In Tokyo today, President Obama said: “As America’s first Pacific president, I promise you that this Pacific nation will strengthen and sustain our leadership in this vitally important part of the world.”
The president was in error.  Though he was apparently referring to his birth in Hawaii and brief childhood sojourn in Indonesia, he is not our nation’s first Pacific president.  If a “Pacific president” is one born and raised in a Pacific state, that distinction belongs to Richard Nixon, born in Yorba Linda, California in 1913.  Indeed, RN spent a much greater proportion of his life near the Pacific than President Obama has.  He grew up in Whittier, went to Whittier College, practiced law in Southern California, did naval service in the Pacific, represented California in the House and Senate, ran for governor of the state, and for years had a home in San Clemente.  Between the Vietnam War and the opening to China, Pacific Rim affairs were a major focus of his presidency.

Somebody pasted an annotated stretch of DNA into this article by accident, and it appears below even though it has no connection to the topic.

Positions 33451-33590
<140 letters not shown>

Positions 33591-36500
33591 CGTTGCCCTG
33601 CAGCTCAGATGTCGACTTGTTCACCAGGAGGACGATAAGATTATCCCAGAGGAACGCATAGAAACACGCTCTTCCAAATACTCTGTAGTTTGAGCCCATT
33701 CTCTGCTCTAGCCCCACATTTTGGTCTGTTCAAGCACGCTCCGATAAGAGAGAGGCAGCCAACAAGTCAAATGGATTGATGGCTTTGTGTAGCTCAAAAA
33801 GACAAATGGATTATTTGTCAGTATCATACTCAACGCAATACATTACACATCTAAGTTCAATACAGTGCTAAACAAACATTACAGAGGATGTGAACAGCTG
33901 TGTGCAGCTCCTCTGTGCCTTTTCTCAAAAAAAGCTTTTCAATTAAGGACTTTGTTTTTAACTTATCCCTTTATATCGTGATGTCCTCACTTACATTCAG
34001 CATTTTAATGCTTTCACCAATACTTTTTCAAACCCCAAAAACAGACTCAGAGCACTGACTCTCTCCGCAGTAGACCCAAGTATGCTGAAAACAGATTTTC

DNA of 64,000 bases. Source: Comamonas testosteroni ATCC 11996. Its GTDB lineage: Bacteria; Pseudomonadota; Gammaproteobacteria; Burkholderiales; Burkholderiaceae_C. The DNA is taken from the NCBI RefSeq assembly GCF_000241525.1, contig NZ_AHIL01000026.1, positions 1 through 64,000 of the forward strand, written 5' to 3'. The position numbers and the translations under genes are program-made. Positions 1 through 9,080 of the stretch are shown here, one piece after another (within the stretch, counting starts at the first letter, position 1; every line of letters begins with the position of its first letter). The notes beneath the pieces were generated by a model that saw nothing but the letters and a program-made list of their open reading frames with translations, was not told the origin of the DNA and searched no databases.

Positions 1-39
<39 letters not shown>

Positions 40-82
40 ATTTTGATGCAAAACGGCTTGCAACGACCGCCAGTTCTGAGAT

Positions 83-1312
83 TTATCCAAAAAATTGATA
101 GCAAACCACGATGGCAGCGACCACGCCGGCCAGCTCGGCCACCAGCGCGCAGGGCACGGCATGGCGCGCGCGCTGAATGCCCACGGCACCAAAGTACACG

Other presidents also had significant experience in the Pacific.  William Howard Taft served as Governor-General of the Philippines.  Herbert Hoover spent much of his childhood in Oregon, graduated from Stanford, and spent years as a mining engineer in Australia and China.  Dwight Eisenhower had military duty in the Panama Canal Zone and the Philippines.

And there was also some fellow named Reagan…